3.6 gpa non eng
ibanking at bulge bracket (tech m&a)
founded a startup
joined robotics startup (led ops)
moving to bizOps/strategy at blockchain startup
total yrs of exp: 4
considering prepping for gmat and applying to top 10 schools
would appreciate any feedback / tips.
goal is to formalize career track and go into consulting
3.6 gpa non eng
- Apple / Ops GYCg46moreYour experience, 3.6 GPA and assume you have 750 GMAT... guarantee you at least 80% chance of getting into top 10ish school as long as your essay and interview are good. H/S/W may be reach, Booth/Kellogg/Haas/CBS are target, Ross/Fuqua/SOM should be fallback..... with that said though, if you’re in BizOps already, should be easy to transition to consulting without the MBA... may not be M/B/B, but should be able to get into a tier 2 with some networking
- That's a lot of hopping around for 4 years. Difficult to track impact and development with such short cycles. GPA is a little low but you might be okay if you went to a tough undergrad or if GMAT is outstanding.
My read is that you have a low to medium chance to crack top 10 (assuming 700+ gmat) but unlikely to make it for top 5.
- True, on paper it looks like a lot. Tons of stories behind the scenes and amazing experience with high impact.
In banking, I felt so divorced from the financials / ops / strategy that actually builds the line items that I analyzed, so I wanted to start a company from the ground-up.
Consulting, to me at least, seems like a great way to learn how to solve an array of complex, high stakes problems across industry sectors. Being someone who naturally loves to learn about the mechanics and drivers of business models / industries, it would be a great way to gain deep exposure to operating companies at executive levels. I look at it as an investment in building a 20+ year career into the c-suite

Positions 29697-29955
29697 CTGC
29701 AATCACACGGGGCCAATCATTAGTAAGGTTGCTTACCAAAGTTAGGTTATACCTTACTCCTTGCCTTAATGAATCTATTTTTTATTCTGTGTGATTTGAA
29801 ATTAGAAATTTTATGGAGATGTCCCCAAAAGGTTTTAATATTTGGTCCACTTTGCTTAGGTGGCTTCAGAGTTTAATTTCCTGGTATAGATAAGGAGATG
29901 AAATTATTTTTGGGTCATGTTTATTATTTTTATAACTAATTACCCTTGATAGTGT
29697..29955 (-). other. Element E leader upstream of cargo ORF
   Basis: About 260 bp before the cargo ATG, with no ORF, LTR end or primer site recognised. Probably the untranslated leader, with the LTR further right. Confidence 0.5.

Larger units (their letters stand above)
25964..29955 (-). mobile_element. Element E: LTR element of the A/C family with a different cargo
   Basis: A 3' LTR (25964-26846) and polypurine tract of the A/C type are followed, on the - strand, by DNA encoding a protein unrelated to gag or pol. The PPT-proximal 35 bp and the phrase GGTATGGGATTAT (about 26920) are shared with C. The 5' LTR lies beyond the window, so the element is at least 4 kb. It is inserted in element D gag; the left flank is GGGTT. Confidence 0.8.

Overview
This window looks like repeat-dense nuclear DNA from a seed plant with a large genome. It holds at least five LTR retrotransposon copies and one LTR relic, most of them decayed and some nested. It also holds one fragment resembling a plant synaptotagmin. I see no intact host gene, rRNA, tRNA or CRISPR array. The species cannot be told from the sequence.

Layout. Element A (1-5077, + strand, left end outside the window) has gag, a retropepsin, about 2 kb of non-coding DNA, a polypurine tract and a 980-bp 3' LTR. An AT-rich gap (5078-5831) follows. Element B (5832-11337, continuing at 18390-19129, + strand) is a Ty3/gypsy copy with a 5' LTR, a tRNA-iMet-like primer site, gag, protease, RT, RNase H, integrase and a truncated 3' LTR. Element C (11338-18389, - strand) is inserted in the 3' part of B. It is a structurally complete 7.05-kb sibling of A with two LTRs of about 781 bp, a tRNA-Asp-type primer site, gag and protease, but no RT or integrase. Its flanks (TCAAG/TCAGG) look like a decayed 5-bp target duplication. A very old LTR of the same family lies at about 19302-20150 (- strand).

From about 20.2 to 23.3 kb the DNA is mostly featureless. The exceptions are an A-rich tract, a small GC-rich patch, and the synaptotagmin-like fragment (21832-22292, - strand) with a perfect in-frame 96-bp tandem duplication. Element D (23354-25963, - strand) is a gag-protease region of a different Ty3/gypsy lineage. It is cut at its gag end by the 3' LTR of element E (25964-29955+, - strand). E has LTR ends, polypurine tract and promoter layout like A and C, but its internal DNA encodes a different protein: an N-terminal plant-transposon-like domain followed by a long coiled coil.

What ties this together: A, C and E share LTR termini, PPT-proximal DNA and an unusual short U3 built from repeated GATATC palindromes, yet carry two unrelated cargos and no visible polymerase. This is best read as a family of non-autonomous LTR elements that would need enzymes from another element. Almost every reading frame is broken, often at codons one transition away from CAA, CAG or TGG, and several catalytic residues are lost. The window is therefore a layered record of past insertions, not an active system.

- NatureBox YVkP78I disagree. If you’re after a job with a major consulting firm, there are two major entry points: post undergrad and post MBA. That said, it’s a tough gig to get even out of MBA, so this is a lot of effort to go through just to pursue consulting. (This comes from a former consultant at a top tier firm and a former MBA who saw many friends go into consulting and many others try and fail at both undergrad and MBA levels).Mar 18, 2018 0
- Pandora dipthongTake it from someone who applied and got rejected from all the b schools - your experience is not impressive and your GPA is a non starter. You will never got into the top two programs or the top 5 - which are the only ones that matter and will give you a positive ROI.
- I think the ROI is still positive in the top 10 or 12 programs although that's dependent on how much you're making now and how much you'll make as a career switcher after the program. There's nothing magical about the top 5 although the top 3 generally are seen as NPV positive decisions even coming from lucrative careers which makes the decision process a bit easier.
- LinkedIn eVjc31You jump too much. While you may think you had a ton of amazing impact to other people it looks like you weren’t a great performer that always left.
You have 4 years of experience (I’m assuming it’s closer to 3.5 since most Banks start in August and it’s only March.)
Unless you have demonstrable proof you were awesome (ex. promotions, public recommendations on your LI from ex managers), most people’s assumption is that you weren’t great.
Also what have you been doing outside of work? That part matters a ton too
- Amazon / Product MertYou have already done most of the stuff that MBA grads aspire to do. Why go to business school?
- Thank you, I appreciate that. It’s been an amazing ride. I suppose looking back, it seems like my resume is a bit choppy. Though I’ve had the opportunity to gain exposure to m&a, starting a company, running operations, doing biz dev and now moving into strategy, I want to formalize a career track that is poised for running a p&l, and perhaps one day, a shot at the c-suite to help manage a company. This is a 20+ year timeline in my mind.
- Dell / Eng vokX18moreI think you have a fair chance at the top 10. You need 700+ in GMAT. You need to build a story around your experiences and how a MBA is going to help you. You need to market yourself. How did you contribute in each of those roles? What challenges you faced and how you overcame them. Before you get there, you need to be clear why you want a MBA. It is a reasonably expensive investment.